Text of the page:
Kashmir’s Christians are celebrating the fact that their region was spared from a wave of anti-Christian violence that marred the Christmas season elsewhere in India, with many attributing the seasonal goodwill to appreciation for the work of Christian missionaries and a local tradition of communal harmony.
Prompted by rising Hindu nationalism in much of India, the nation’s Christian community suffered 305 violent incidents in the first nine months of 2021, according to a report compiled by three interest groups: the United Christian Forum, the Association for Protection of Civil Rights, and United Against Hate.
Such attacks continued through December, with several incidents in which festive celebrations were disrupted, Jesus statues were damaged and Santa Claus effigies were burned.
In the Kashmir Valley, however, it was a different story with Muslims and Sikhs joining the valley’s small Christian community in celebrating Christmas with brightly decorated churches and shared religious ceremonies.
“Kashmiri Muslims, who inherit rich traditions and customs of hospitality, brotherhood and respect, do set an example to the rest of the world with these values,” said Father Suresh Britto, the priest at the Holy Family Church in the Srinagar district, who described how Kashmiri Muslims participate in Christmas festivities just as Christians join in the Muslim celebration of Eid.
Tanya Rigzin, a Kashmiri Christian whose family has lived in Kashmir for five generations, described the spirit of shared festivities across the valley. “While the world celebrates with cakes, we in Kashmir prepare local dishes on this occasion.”
Another Christian, Shammi Sohail, told VOA that Christmas is an annual sacred event for his community and that his fellow Christians had been busy shopping ahead of December 25. “We prepared for Christmas with all the zeal this year as well,” he said.
Not immune to clashes
Kashmir’s tradition of sectarian harmony has not made it immune to political violence. A total of 274 people — most of them Muslim militants seeking an end to Indian rule in Kashmir — died in political violence in the past year alone, but the militants themselves insist they were not targeting people based on their religion, but only those working for Indian authorities.
Despite the violence, Hamidullah Marazi, head of the Department of Religious Studies at the Central University of Kashmir, told VOA that Kashmir has long been a place where differing religious and ethnic groups have existed side by side.
“There exists harmony among people of all hues,” he said in an interview. “Even now, Kashmir presents glorious examples of communal and religious harmony amidst the worst provocations, when any opportunity emerged to show this attitude.”
He noted that members of the region’s Muslim majority have been known to arrange for the cremation of Kashmiri Hindus — known as pandits — who die in the valley and have no relatives or co-religionists to perform last rites.
“With Christians, the Kashmiri Muslim populace has maintained the same behavior, and they have religiously protected the interests of the religious minorities, especially of Christians,” he said.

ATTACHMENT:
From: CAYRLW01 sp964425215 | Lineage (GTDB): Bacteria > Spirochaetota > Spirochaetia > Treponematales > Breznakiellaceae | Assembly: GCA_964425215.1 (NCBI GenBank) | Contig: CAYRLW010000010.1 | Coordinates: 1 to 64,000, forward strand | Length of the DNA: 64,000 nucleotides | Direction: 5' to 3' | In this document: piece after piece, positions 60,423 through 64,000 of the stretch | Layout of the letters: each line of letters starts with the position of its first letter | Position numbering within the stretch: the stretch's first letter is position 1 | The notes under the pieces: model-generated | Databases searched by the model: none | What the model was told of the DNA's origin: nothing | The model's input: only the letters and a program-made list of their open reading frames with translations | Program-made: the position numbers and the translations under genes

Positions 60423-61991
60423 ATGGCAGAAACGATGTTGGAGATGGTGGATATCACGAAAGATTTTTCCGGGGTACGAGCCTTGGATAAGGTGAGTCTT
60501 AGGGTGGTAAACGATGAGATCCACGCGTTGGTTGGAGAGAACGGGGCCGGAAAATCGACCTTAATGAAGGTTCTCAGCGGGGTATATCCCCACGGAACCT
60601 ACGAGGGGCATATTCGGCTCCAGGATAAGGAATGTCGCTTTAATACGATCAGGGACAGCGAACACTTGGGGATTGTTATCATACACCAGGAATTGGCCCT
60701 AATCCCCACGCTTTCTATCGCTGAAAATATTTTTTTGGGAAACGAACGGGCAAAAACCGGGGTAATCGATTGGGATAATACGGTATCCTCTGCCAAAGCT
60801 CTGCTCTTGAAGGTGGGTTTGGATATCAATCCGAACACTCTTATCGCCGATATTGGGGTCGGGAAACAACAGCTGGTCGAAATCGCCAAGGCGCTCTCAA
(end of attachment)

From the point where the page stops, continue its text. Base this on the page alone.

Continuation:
Britto said the people of Kashmir have historically prized a spirit of cultural pluralism and religious tolerance known as Kashmiriyat.
“The Kashmiriyat holds in its bosom everyone without discrimination,” he said. “The rich pluralistic diversity is part of the Kashmir society. Hence intolerance has no place in the Kashmiri society.”
Elsewhere in India, recent weeks have seen several attacks on Christians, including incidents in which a church in New Delhi and a Catholic school in central India’s Madhya Pradesh state were damaged by vandals.
In Kashmir, by contrast, the state’s the tourism department has refurbished and restored St. Luke’s Church, a beloved edifice for Protestant Christians, after it had been closed for 30 years because of militancy.
The local administration pushed hard to complete the work before December 25. The tourism department’s contractor, Mohammad Saleem, told VOA that his crew began the renovation in 2020 but had to stop the work during the second wave of the COVID-19 pandemic.
“Despite the bone-chilling cold, we worked hard to finish the work at the earliest so that Christians celebrate Christmas in this church,” he said.
The cornerstone of the church was laid in 1896 by Ernest and Arthur Neve, English missionaries who introduced cholera and smallpox vaccinations to the Himalayan region in the late 1800s.The two doctors provided medical services at Kashmir Mission Hospital, which they founded in 1888, now known as the Government Chest Disease Hospital.
“The history of modern health care in the pre-independence era in Kashmir is synonymous with Christian missionary activities,” says a posting on the website of the Directorate of Health Services detailing the history of health care in Kashmir.
The Christian community has also played a major role in education in Kashmir, according to the Reverend Eric Priest of All Saints Church, who has been in Kashmir for over three years and says he has found the people warm and welcoming.
Many local Muslims have studied at the Tyndale Biscoe School, which was founded by Christian missionaries in 1880 and was named after Canon Cecil Tyndale-Biscoe.
Christmas is also a boon for local businesses in Kashmir. Syed Amjad Ali, the owner of a local handicraft manufacturer, said his firm began receiving orders for handmade products for Christians from May, some from as far away as Europe.
Ali estimated the value of handicraft exports for Christmas at more than $2.63 million, which is around 8% of total handicraft exports.